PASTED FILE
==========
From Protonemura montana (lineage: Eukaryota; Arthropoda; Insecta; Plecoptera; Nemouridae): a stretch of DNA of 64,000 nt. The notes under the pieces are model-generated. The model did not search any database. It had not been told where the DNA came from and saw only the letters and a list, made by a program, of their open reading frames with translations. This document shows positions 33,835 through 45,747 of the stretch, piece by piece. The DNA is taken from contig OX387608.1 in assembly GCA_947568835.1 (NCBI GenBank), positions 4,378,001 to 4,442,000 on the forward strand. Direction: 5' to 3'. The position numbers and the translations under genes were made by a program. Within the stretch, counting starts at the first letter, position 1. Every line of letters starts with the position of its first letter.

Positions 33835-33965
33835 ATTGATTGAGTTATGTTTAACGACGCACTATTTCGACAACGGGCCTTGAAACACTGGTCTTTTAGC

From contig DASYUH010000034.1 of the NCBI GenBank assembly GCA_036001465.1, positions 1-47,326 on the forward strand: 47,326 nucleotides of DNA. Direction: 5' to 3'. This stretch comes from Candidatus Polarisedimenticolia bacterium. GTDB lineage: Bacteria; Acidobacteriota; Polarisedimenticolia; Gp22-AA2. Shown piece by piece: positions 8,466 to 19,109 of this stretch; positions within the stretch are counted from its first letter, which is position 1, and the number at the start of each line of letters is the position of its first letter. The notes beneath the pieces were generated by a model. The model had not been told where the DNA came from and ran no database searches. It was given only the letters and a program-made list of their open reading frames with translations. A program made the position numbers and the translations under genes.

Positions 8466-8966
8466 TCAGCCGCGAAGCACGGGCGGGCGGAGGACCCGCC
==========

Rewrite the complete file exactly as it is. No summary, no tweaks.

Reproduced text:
From Protonemura montana (lineage: Eukaryota; Arthropoda; Insecta; Plecoptera; Nemouridae): a stretch of DNA of 64,000 nt. The notes under the pieces are model-generated. The model did not search any database. It had not been told where the DNA came from and saw only the letters and a list, made by a program, of their open reading frames with translations. This document shows positions 33,835 through 45,747 of the stretch, piece by piece. The DNA is taken from contig OX387608.1 in assembly GCA_947568835.1 (NCBI GenBank), positions 4,378,001 to 4,442,000 on the forward strand. Direction: 5' to 3'. The position numbers and the translations under genes were made by a program. Within the stretch, counting starts at the first letter, position 1. Every line of letters starts with the position of its first letter.

Positions 33835-33965
33835 ATTGATTGAGTTATGTTTAACGACGCACTATTTCGACAACGGGCCTTGAAACACTGGTCTTTTAGC

From contig DASYUH010000034.1 of the NCBI GenBank assembly GCA_036001465.1, positions 1-47,326 on the forward strand: 47,326 nucleotides of DNA. Direction: 5' to 3'. This stretch comes from Candidatus Polarisedimenticolia bacterium. GTDB lineage: Bacteria; Acidobacteriota; Polarisedimenticolia; Gp22-AA2. Shown piece by piece: positions 8,466 to 19,109 of this stretch; positions within the stretch are counted from its first letter, which is position 1, and the number at the start of each line of letters is the position of its first letter. The notes beneath the pieces were generated by a model. The model had not been told where the DNA came from and ran no database searches. It was given only the letters and a program-made list of their open reading frames with translations. A program made the position numbers and the translations under genes.

Positions 8466-8966
8466 TCAGCCGCGAAGCACGGGCGGGCGGAGGACCCGCC